Results: At the final follow-up, mean Harris hip score had improved from 57.8 points to 91.9 points. Radiolucent line was observed at Gruen zone 1 in 40 cases (37%) and at zone 7 in 35 cases (33%); however, no detectable loosening was observed. There were six cases (5.6%) of fracture of the ceramic liner, one case of ceramic liner dissociation, and one case of stem loosening due to infection.
    Conclusion: At the minimum eight-year follow up, survival rate of the third Zweymüller stem was 99.1%. However, owing to the high rate of fractures of the ceramic sandwich liners, the survival rate of the ceramic liner was 93.5%.
  • Original ArticleJune 30, 2014

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    Meta-analysis of the Incidence and Risk Factors for Squeaking after Primary Ceramic-on-ceramic Total Hip Arthroplasty in Asian Patients

    Tae-Hun Lee, MD*, Young-Wan Moon, MD, Seung-Jae Lim, MD, Youn-Soo Park, MD

    Hip Pelvis 2014; 26(2): 92-98
    Purpose: The purpose of this study was to assess the squeaking incidence and risk factors after primary ceramic-on-ceramic total hip arthroplasty (THA) in Asian patients using meta-analysis.
    Materials and Methods: We performed a meta-analysis of published data on the squeaking incidence and risk factors from 2000 to 2013. Eight studies in Asians were analyzed for both squeaking incidence and risk factors and 25 studies in Western patients were analyzed for squeaking incidence. The data collected were: patient factors, surgical factors and implantation factors.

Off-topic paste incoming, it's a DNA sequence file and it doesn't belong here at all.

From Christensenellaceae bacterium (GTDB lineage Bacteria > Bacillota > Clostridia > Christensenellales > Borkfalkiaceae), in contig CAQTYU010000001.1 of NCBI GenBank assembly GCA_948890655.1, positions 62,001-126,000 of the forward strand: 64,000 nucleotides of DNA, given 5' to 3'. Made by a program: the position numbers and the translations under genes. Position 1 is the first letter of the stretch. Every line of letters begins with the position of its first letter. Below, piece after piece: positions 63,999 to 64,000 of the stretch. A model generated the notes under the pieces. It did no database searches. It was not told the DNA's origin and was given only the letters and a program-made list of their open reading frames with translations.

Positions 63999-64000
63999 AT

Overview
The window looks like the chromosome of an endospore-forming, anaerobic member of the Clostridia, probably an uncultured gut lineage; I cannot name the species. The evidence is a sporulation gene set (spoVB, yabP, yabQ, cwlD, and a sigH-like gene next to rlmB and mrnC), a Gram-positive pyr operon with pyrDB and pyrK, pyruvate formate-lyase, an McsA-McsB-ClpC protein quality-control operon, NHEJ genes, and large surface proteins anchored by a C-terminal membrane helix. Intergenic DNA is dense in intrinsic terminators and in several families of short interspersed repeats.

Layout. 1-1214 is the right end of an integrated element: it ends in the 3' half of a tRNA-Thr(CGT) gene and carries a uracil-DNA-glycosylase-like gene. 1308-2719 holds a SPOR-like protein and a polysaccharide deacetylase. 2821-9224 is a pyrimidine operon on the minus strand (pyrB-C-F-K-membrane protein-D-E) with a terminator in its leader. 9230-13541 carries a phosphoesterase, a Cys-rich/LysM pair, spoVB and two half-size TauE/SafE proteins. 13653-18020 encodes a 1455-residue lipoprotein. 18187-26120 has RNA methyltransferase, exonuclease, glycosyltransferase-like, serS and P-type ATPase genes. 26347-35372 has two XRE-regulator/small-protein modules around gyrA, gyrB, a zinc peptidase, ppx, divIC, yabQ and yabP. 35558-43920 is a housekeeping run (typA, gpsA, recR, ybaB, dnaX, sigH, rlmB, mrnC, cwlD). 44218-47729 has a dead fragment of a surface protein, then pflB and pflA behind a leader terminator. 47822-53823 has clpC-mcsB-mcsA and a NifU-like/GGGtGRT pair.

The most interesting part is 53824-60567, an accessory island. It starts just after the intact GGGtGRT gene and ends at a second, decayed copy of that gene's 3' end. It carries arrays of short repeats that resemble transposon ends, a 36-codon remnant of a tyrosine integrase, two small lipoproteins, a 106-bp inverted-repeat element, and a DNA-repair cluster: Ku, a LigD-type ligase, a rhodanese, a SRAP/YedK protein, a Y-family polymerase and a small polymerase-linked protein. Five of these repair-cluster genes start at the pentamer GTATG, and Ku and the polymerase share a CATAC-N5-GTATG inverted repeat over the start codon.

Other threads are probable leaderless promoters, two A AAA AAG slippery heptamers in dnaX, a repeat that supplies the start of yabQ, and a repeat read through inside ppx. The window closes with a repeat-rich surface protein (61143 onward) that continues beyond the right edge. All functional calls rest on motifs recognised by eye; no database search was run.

Results: The overall incidence of hip squeaking was 2.7% in Asians and 3.1% in Westerners. This difference was not statistically significant. The only significant risk factor was an increase in the acetabular cup abduction angle. Of the factors, the cup abduction angle was the only significant risk factor for the occurrence rate of squeaking, and the occurrence rate tended to increase with increasing angle.
    Conclusion: The incidence of squeaking in Asians after primary ceramic-on-ceramic THA is 2.7% and is similar to that in Westerners. The increased cup abduction angle is associated with squeaking; therefore, surgeons should be careful not to implant the cup at a too steep abduction angle.